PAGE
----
Ignatieff on EI
At long last, people are starting to get it. As recognized by the Globe and Mail in an editorial today (May 4) and by the TD Bank inthe study put out last Friday,Â our current EI system is leaving far too many unemployed Canadians out in the cold. Only four in ten unemployed workers currently even qualify for income support from EI, and many will run out of benefits before finding a new job.
We shouldÂ applaud the promise by Opposition Leader Michael Ignatieff this weekend to lower the minimum entrance requirement from as many as 700 hours to 360 hours in all regions, as we have long called for.
At the same time, if the current system is changed ONLY to lower the entrance requirement, many people will continue to find that they qualify for as few as 19 weeks of benefits, depending upon how many hours they have worked over the previous year as well as the local unemployment rate.
Workers in all regions shouldÂ be eligible for the maximum benefit period of 50 weeks. Many workers will find a new job before they exhaust their benefits, but high and rising unemployment means that more and more unemployed workers and their families will be running out of benefits in the weeks ahead.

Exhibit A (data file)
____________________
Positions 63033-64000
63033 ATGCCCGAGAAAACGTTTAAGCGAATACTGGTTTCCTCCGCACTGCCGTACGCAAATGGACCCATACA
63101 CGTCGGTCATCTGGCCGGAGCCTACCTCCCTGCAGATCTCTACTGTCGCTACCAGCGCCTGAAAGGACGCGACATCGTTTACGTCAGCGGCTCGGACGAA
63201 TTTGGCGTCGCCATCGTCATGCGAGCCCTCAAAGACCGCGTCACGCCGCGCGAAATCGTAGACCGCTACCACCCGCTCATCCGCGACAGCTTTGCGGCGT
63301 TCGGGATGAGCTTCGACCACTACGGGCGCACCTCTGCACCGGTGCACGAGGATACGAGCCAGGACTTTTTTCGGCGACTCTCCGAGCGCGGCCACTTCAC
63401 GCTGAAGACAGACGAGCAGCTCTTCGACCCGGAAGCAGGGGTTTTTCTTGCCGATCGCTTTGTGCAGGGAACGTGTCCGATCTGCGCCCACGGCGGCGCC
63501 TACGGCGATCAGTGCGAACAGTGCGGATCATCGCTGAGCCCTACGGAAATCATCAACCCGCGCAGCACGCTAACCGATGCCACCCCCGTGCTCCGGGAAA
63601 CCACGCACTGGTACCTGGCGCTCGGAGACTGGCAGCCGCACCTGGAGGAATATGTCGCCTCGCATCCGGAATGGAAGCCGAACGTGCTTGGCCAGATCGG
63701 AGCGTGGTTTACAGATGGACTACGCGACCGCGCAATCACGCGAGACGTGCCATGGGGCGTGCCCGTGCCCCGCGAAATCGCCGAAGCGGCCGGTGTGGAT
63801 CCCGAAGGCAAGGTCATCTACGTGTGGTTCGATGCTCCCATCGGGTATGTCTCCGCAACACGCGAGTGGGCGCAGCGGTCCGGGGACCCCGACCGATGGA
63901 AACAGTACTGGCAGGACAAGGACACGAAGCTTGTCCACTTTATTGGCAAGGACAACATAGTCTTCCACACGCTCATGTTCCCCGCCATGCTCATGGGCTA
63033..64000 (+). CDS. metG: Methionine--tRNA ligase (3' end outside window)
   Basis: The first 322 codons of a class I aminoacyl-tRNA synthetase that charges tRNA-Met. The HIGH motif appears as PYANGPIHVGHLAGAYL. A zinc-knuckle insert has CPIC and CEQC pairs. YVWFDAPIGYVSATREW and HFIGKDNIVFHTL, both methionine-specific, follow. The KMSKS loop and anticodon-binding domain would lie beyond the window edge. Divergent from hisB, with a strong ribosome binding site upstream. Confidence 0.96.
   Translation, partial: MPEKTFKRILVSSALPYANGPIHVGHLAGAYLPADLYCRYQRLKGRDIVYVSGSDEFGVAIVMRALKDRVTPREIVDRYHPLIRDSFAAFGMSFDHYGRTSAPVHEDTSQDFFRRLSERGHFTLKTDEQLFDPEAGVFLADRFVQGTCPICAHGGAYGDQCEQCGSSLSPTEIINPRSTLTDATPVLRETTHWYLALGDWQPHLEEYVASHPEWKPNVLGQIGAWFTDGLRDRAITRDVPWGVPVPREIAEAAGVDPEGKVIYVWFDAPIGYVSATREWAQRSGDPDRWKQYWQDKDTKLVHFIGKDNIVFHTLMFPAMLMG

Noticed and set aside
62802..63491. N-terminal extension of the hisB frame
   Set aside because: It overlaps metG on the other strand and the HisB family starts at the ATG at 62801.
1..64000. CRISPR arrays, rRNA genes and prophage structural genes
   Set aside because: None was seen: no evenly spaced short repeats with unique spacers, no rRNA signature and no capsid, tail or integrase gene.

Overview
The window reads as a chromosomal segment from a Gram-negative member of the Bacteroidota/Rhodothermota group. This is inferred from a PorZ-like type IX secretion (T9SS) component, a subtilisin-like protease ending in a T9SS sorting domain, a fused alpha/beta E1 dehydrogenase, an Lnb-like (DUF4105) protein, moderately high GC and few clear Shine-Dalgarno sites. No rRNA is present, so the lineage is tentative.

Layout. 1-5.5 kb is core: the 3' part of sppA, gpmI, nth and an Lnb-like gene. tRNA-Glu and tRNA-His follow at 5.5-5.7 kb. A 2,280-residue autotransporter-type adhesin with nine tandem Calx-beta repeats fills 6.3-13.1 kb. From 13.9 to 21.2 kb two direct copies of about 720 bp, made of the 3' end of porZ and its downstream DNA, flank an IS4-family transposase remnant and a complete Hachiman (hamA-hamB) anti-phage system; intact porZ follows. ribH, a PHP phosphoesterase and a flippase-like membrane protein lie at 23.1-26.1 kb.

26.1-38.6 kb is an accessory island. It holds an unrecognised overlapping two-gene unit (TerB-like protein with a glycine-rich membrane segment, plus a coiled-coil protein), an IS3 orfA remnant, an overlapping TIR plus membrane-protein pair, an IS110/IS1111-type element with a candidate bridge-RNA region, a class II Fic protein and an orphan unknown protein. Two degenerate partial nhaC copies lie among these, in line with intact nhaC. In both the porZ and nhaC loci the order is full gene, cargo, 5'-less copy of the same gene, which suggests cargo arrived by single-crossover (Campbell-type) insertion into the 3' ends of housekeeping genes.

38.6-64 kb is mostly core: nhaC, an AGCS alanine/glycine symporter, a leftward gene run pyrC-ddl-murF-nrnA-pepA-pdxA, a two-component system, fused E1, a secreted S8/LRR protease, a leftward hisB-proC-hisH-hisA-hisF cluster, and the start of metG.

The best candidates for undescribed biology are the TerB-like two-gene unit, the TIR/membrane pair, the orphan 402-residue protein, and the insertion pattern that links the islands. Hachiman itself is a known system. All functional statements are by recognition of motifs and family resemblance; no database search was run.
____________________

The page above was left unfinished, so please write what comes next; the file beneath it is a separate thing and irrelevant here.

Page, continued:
There should also be higher benefits of 60% of earnings over a workersÂ best 12 weeks, rather than the current system Â of 55% of earnings over long periods which oftenÂ include weeksÂ of no or very low earnings. The average EI chequeÂ today is for just $340 per week, not enough to keep even a single person out of poverty.
All of the political parties should agree on EI reform to lower the entrance requirement, to extend benefits, and to raise benefits. Anything less will fall short of what is needed by Canada’s almost 1.5 million unemployed workers and their families.